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Mack time in Mack Town
  |  First Published: November 2011



At the moment, Mackay harbour could more correctly be named mackerel central, as there are macks everywhere in the best run we have had for a few years.

Greys, spotties, doggies and Spaniards seem to be all over the place, and the key element making this all happen is the calm northerly, which bring large schools of herring and small hardiheads right in close to the shore break. It is actually possible to cast from the beach and catch small macks which is pretty good stuff.

Best part is that the macks are not alone as there are plenty of tuna, both macks and longtails, mixed in with them as well as the odd smattering of trevally and cobia. Throw in a few sharks and barracuda and the close inshore fishing gets to be pretty exciting.

Sure the weather is hot and the first storm build ups are happening, but it is just magic to be on the early in the morning with little ruffle to the surface, birds wheeling and diving and fish smashing into bait all around. If that doesn’t get the adrenaline pumping then nothing will.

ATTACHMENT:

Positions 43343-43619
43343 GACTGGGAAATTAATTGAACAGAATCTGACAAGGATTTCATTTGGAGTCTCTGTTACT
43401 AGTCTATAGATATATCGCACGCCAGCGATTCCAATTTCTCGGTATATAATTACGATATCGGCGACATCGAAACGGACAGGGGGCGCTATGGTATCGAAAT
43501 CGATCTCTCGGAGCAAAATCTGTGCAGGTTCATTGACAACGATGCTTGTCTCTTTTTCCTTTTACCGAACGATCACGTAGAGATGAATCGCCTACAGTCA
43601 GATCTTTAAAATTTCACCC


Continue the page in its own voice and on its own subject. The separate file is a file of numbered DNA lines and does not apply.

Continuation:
To make the most of the northerlies, head out early and back by mid to late morning before the winds pick up.

The macks and tuna will respond to many approaches from simply drifting a pilchard to flyfishing. Pilchard drifting is probably one of the easiest ways to nab a fish or two, but a little care in the presentation will get some better results. Berley will also assist in bringing bait and the macks close to you.

Pilchards are best in the IQF style as they seem to be in better shape than those frozen in blocks. Macks can sometimes be pretty fussy, so I like to cut the tail off when using the traditional gang hook rig as this tends to reduce spinning in the current and also sets up a mini berley trail.

When drifting, most anglers do not use weight, but I like to use a very small pea sinker right on the nose to help the bait sink a bit. Remember while macks feed on the surface and are very visible, there will be far more fish down a few metres in the shallower waters around the harbour.

Trolling pilchards is also quite popular, but they can be a pain to get to swim straight, and again a small weight will help. Trolling is a great way of covering the water to locate fish, and using a variety of lures is the most effective method.